The S&P 500 Index has rebounded 35% from the low on March 23 and is now only down 6% year-to-date. The rally was slow and deliberate as the headlines shifted from a virus-induced economic lockdown to a gradual re-opening. The economic re-start will revitalize small and large business activity and inspire consumers to emerge from their shelter-in-place. The support of the Federal Government’s CARES Act and the Federal Reserve’s active management of the low interest rate and liquidity environment will dramatically help the recovery. Unless the virus infection curve rises again, the second quarter GDP will mark the trough of U.S. economic activity so future quarters should demonstrate accelerating economic growth. Optimism is supporting higher valuations with development news of many potential vaccines and the declining virus infection curve. The U.S. population is adapting to the new virus-preventative measures with new policies and procedures which will balance safety and growth for the future.
Several market technicians and strategists are warning that the leadership in this market has been mostly among the large cap technology companies. The five largest companies in S&P 500 Index (Microsoft, Apple Google, Amazon and Facebook) represent 21% of the weighting in the index. These strong growth companies continue to innovate and focus their digital strategies on cloud storage, social media, digital shopping, enhanced intelligence and virtual reality. The sector performance leadership has been remarkably narrow with information technology up 17%, healthcare up 10% and consumer discretionary up 8% while the remaining sectors are negative. The energy, financial and basic material sectors are down the most while the small cap index is down 16% and the mid-cap index is down 14% year-to-date. There should be a broadening market rally that will fuel these sectors to catch up over the summer months.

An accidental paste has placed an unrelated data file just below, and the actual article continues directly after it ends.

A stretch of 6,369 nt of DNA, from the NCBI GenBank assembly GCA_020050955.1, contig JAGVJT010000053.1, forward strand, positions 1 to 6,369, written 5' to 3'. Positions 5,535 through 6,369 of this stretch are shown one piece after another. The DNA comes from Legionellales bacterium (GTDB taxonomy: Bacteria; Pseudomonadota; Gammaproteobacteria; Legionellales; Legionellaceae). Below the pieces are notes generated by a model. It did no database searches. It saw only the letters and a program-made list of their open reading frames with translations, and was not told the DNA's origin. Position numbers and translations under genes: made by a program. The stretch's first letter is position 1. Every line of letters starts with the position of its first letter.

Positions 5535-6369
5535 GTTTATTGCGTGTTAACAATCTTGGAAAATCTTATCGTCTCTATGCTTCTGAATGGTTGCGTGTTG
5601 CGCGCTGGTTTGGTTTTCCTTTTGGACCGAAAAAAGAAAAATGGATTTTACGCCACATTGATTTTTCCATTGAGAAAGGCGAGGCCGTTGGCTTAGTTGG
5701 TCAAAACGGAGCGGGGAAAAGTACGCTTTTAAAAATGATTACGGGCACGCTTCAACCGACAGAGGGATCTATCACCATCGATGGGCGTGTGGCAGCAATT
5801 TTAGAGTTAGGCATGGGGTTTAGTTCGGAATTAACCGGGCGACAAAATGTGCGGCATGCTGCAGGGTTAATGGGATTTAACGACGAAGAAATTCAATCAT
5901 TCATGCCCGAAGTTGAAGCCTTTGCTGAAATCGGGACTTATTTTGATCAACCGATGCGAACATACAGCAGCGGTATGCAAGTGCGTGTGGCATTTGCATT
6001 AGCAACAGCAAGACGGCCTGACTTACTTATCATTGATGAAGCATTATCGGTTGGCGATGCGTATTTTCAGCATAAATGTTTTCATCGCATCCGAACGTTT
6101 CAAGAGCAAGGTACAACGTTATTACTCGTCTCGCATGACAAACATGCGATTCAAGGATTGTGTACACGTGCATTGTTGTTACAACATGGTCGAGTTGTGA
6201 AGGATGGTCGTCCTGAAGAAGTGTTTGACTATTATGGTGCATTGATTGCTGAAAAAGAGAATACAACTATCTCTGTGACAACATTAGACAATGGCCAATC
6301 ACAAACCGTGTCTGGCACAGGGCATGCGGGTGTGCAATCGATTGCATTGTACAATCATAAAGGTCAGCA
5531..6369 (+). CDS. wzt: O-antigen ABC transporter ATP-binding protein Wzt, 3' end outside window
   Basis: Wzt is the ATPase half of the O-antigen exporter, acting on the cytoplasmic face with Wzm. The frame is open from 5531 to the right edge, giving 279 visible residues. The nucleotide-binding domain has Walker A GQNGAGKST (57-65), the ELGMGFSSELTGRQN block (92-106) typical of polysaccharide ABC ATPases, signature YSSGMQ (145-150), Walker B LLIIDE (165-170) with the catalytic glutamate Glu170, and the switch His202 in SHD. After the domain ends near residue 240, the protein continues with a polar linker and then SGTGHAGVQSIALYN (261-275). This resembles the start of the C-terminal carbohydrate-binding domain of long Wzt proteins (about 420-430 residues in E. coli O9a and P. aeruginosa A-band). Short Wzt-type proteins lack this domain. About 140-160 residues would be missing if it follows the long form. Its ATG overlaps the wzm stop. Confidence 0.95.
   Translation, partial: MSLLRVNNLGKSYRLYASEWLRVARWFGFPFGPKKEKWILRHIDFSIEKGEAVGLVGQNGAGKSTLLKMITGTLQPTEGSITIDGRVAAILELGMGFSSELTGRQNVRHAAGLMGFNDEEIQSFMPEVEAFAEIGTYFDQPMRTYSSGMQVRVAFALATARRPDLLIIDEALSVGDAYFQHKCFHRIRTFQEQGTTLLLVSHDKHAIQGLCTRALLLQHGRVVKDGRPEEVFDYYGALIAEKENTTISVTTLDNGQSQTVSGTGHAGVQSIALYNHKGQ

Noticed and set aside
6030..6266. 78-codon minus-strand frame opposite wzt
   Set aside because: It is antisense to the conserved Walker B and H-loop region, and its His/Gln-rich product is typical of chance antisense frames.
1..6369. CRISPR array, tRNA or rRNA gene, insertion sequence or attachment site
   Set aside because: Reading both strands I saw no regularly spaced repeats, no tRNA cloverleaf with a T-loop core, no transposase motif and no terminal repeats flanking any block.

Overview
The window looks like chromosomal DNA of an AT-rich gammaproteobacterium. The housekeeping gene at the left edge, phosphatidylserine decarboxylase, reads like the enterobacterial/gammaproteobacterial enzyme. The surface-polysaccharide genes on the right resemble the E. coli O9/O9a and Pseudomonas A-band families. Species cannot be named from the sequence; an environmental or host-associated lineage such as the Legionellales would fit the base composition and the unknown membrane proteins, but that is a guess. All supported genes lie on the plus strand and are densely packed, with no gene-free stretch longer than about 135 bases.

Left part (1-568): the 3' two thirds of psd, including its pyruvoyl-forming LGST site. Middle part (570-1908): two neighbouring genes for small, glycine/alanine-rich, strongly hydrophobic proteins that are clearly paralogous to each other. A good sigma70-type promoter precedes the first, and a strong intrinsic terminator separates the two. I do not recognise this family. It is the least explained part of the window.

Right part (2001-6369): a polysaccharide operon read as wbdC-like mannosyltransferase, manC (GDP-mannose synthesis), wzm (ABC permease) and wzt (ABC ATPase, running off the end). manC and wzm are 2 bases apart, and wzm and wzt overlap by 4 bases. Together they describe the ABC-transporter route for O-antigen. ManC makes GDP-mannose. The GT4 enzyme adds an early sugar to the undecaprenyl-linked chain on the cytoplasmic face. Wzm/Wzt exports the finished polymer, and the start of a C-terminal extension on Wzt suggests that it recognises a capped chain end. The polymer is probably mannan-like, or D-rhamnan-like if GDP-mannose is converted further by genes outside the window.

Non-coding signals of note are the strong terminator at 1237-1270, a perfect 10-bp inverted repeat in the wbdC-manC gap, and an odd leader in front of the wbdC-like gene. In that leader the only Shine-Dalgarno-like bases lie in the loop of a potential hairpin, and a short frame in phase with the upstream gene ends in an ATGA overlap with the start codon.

The international markets are also experiencing great volatility and some optimism recently. The European Union is trying to negotiate a stimulus package that relies on the more productive northern countries to provide debt relief and stimulus to the southern countries. The EU is expected to have 8-12% economic contraction this year and requires government intervention, but skeptical resistance by northern countries will prove hard to overcome. Russian GDP, with its heavy dependence on oil prices, is contracting dramatically which provides less social and political stability. China remains in political and economic disfavor after pandemic mismanagement and recent actions in Hong Kong. We should expect China’s government to be the political punching bag in the U.S. elections in November which will deter acceleration in trade. Due to these uncertainties we remain underweighted in all international markets.